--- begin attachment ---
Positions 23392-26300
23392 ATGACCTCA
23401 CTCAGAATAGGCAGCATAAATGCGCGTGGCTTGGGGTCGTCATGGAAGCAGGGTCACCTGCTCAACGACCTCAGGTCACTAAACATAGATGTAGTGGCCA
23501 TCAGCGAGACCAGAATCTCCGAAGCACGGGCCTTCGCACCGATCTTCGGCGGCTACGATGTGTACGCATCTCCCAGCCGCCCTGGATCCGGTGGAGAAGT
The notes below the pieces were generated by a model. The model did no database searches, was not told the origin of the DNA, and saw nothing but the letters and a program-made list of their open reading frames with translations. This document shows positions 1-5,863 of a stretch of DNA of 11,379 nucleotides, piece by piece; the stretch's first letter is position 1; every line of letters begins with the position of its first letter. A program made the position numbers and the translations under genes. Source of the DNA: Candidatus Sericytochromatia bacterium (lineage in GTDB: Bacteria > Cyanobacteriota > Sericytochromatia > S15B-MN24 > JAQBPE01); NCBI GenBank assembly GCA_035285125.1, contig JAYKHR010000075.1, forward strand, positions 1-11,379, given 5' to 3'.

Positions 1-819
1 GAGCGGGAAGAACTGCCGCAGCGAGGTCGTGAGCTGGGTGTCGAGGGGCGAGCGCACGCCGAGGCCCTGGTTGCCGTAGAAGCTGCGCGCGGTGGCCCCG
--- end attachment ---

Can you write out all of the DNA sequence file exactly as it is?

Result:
Positions 23392-26300
23392 ATGACCTCA
23401 CTCAGAATAGGCAGCATAAATGCGCGTGGCTTGGGGTCGTCATGGAAGCAGGGTCACCTGCTCAACGACCTCAGGTCACTAAACATAGATGTAGTGGCCA
23501 TCAGCGAGACCAGAATCTCCGAAGCACGGGCCTTCGCACCGATCTTCGGCGGCTACGATGTGTACGCATCTCCCAGCCGCCCTGGATCCGGTGGAGAAGT
The notes below the pieces were generated by a model. The model did no database searches, was not told the origin of the DNA, and saw nothing but the letters and a program-made list of their open reading frames with translations. This document shows positions 1-5,863 of a stretch of DNA of 11,379 nucleotides, piece by piece; the stretch's first letter is position 1; every line of letters begins with the position of its first letter. A program made the position numbers and the translations under genes. Source of the DNA: Candidatus Sericytochromatia bacterium (lineage in GTDB: Bacteria > Cyanobacteriota > Sericytochromatia > S15B-MN24 > JAQBPE01); NCBI GenBank assembly GCA_035285125.1, contig JAYKHR010000075.1, forward strand, positions 1-11,379, given 5' to 3'.

Positions 1-819
1 GAGCGGGAAGAACTGCCGCAGCGAGGTCGTGAGCTGGGTGTCGAGGGGCGAGCGCACGCCGAGGCCCTGGTTGCCGTAGAAGCTGCGCGCGGTGGCCCCG